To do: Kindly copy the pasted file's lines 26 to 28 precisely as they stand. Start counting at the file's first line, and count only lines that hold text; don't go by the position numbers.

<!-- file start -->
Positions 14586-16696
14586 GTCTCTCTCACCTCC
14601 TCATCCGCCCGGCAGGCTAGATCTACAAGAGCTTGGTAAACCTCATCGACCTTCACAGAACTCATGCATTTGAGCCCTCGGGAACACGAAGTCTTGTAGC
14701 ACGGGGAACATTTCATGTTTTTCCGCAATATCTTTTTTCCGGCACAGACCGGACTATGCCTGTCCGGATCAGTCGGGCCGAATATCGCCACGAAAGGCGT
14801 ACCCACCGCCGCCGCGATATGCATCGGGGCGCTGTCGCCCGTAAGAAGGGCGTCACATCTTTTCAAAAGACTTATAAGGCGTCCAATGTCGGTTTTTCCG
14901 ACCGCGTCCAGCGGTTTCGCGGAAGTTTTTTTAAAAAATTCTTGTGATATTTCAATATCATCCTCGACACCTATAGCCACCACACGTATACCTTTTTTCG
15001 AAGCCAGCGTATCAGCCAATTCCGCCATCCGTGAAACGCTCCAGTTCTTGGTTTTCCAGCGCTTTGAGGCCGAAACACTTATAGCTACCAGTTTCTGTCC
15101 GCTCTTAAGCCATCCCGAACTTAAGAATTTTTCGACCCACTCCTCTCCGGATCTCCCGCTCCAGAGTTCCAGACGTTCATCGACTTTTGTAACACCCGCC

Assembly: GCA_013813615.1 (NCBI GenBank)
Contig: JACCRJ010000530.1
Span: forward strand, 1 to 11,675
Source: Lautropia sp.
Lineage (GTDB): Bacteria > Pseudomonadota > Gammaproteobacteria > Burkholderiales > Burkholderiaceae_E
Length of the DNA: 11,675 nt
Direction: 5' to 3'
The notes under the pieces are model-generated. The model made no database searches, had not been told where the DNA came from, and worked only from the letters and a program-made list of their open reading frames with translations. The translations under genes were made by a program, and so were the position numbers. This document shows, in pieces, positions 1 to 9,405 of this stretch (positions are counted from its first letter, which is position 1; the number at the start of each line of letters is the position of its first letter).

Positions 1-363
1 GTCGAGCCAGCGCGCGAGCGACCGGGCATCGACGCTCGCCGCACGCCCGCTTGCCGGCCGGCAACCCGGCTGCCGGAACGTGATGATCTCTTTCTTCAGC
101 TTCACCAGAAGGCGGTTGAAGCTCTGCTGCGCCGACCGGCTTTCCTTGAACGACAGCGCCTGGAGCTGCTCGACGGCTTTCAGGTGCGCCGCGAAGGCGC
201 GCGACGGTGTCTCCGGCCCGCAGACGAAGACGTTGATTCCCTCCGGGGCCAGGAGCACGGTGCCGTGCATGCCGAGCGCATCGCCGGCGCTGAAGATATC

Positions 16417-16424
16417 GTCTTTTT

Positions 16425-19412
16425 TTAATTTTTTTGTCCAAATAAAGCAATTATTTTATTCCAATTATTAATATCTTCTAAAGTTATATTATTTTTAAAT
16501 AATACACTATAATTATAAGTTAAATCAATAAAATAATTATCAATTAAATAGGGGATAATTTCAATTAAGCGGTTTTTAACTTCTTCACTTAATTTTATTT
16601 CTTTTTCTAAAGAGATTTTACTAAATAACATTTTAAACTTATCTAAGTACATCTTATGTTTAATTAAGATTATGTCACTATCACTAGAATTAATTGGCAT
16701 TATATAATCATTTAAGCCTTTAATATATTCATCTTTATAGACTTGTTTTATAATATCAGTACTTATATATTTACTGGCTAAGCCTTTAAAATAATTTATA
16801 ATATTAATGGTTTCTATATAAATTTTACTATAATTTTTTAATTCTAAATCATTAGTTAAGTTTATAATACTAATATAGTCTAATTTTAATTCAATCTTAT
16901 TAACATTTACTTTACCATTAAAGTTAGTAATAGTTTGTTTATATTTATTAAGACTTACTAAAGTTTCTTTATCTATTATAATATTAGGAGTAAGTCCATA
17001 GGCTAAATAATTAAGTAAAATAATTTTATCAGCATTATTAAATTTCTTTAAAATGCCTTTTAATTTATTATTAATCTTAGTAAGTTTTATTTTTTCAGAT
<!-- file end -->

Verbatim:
16601 CTTTTTCTAAAGAGATTTTACTAAATAACATTTTAAACTTATCTAAGTACATCTTATGTTTAATTAAGATTATGTCACTATCACTAGAATTAATTGGCAT
16701 TATATAATCATTTAAGCCTTTAATATATTCATCTTTATAGACTTGTTTTATAATATCAGTACTTATATATTTACTGGCTAAGCCTTTAAAATAATTTATA
16801 ATATTAATGGTTTCTATATAAATTTTACTATAATTTTTTAATTCTAAATCATTAGTTAAGTTTATAATACTAATATAGTCTAATTTTAATTCAATCTTAT